Follow-Up To Smell Memory
I suppose this sort of falls into a similar vein as my previous smell memory post, regarding the way certain smells trigger memories (and wouldn’t it be nice if we could really capitalize on that?).
I have fond childhood memories of visiting my dad’s office. He’s a central office engineer at an independent phone company and has worked there for, I think, longer than I’ve been alive. While he’s been in actual offices and so on, most of the time he’s sat at a desk in the central office itself, surrounded by the equipment. When I was a kid, going to visit his work fascinated me. There were teletypes and huge racks of equipment with all sorts of wires sticking out; stacks of paper and books everywhere; sliding ladders attached to rails in the ceiling; blinking lights and buttons and VT100 terminals; spinning magnetic tape reels and cables running in tracks all over the place. The amount of cool stuff packed in there was astounding, especially when you’re in grade school. Overwhelming, almost, because you can’t touch anything, you just have to look.
Honestly, I think that sort of contributed to my fascination with technology and gadgets. Some could argue it’s a genetic thing - guys like gizmos with buttons - but I’d like to think Dad had some good influence there.
One thing I remember very vividly from visiting Dad’s office is the smell. I’ve never really been able to put a finger on what it is that smells, just that it’s very distinctive. It smells like paper and wire and electronics all combined in a sterile aroma that really can’t be described precisely. Regardless, that smell is Dad’s office. I tried to explain it to him one time but I think he’s been working there too long and doesn’t notice it anymore. He also doesn’t notice that his lunchbox smells like overripe bananas and mint chewing gum, but I guess that’s neither here nor there.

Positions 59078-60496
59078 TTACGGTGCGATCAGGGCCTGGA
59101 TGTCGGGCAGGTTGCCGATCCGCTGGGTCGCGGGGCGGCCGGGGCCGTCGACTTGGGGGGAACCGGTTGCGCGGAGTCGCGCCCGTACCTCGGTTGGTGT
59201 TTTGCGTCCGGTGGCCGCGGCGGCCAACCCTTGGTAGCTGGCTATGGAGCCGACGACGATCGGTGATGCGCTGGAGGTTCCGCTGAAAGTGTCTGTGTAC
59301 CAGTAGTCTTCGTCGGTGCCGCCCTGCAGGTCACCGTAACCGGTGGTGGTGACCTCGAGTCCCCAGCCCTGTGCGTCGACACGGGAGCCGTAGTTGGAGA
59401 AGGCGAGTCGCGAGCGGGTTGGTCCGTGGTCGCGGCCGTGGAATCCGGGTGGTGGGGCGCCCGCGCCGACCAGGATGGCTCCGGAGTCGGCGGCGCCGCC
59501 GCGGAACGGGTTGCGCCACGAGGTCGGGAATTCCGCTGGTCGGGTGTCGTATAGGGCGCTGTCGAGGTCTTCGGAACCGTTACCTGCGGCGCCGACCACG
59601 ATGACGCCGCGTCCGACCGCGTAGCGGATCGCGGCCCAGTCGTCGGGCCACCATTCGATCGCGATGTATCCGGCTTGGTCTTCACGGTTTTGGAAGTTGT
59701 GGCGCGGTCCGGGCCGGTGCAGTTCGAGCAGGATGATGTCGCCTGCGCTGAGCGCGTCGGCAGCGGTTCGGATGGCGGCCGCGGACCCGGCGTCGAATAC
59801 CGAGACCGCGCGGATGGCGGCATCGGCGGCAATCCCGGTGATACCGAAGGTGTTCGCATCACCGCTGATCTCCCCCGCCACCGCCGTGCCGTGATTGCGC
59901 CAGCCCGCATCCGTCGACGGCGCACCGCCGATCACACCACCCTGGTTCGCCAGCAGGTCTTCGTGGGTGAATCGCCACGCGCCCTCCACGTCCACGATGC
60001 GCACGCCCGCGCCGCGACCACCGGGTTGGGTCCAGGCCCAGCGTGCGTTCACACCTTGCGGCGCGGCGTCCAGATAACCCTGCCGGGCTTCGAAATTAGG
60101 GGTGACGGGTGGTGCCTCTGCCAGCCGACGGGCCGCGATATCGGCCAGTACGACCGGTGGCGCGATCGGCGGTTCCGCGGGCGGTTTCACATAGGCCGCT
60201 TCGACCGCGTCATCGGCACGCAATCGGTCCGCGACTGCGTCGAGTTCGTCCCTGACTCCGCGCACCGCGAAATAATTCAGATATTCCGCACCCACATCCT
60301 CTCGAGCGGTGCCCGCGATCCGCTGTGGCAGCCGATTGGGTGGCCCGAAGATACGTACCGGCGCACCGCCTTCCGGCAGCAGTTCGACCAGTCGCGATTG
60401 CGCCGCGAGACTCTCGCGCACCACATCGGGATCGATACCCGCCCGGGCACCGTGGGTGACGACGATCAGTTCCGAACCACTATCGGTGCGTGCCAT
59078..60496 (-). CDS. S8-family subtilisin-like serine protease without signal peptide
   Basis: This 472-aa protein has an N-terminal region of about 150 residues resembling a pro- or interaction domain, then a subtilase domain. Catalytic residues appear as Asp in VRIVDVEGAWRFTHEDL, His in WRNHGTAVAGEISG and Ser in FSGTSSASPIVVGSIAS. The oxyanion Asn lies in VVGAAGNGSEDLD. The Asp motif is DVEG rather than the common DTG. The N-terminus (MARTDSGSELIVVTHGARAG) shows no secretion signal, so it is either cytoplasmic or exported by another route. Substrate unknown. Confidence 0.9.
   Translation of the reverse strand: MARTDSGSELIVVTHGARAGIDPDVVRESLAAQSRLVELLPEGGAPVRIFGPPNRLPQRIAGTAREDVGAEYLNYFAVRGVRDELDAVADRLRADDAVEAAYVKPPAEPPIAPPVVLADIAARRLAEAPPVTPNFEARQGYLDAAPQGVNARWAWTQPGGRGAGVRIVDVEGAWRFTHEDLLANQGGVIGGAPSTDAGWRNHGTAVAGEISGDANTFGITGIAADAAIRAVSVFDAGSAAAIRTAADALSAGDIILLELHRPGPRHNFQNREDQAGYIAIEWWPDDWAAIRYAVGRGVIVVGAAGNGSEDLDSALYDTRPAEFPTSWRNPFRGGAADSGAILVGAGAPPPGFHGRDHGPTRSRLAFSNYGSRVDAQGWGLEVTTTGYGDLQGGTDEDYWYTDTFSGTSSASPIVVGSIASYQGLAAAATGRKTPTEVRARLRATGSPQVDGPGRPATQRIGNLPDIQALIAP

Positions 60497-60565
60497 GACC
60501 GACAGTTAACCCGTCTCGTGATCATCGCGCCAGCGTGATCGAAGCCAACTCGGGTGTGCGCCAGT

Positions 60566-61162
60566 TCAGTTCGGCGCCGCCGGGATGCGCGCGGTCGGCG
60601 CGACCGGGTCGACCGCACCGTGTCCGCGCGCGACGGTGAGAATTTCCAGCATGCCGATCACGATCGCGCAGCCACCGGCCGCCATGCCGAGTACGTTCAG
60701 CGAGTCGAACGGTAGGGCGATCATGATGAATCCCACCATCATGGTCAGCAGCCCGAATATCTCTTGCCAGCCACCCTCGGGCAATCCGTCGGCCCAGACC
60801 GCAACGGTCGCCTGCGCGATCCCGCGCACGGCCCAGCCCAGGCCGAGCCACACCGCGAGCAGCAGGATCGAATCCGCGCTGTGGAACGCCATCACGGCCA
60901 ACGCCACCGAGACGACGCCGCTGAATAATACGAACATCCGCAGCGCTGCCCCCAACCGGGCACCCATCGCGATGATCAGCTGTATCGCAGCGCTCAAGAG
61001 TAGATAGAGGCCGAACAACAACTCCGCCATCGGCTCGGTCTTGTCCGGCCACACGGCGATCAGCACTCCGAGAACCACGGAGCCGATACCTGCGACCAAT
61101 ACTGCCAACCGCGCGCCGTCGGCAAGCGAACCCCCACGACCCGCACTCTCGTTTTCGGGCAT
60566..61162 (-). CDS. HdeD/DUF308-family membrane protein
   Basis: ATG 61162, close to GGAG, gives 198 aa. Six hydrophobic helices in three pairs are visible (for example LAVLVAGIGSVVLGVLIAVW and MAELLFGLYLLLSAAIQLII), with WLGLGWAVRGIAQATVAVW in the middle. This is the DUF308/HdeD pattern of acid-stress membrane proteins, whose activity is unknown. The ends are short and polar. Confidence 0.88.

A couple of weeks ago they painted the concrete stairwells at my work with some sort of industrial-strength paint that can stand up to foot traffic. After they finished, allowing a couple of days to let it air out, they let people back into the stairwells. You know what?
It smelled just like Dad’s office.
I had to stop and stand there for a few seconds to get myself back together. It was an odd feeling, standing on the stairs and smelling Dad’s work. Like a miniature transporter had temporarily beamed me to his office and back again really quickly. Like I had just reclaimed about five seconds of my childhood.
I called Dad and asked him if they have concrete floors at his work that get painted, but they have tile floor. The walls are concrete, so that might be it, or it might be the metal support beams - if I remember right, those have paint on them, too. Maybe it’s not even paint at all, but some similar chemical that the paint has that’s also in something at Dad’s work.
Crazy how something like that can make you remember things.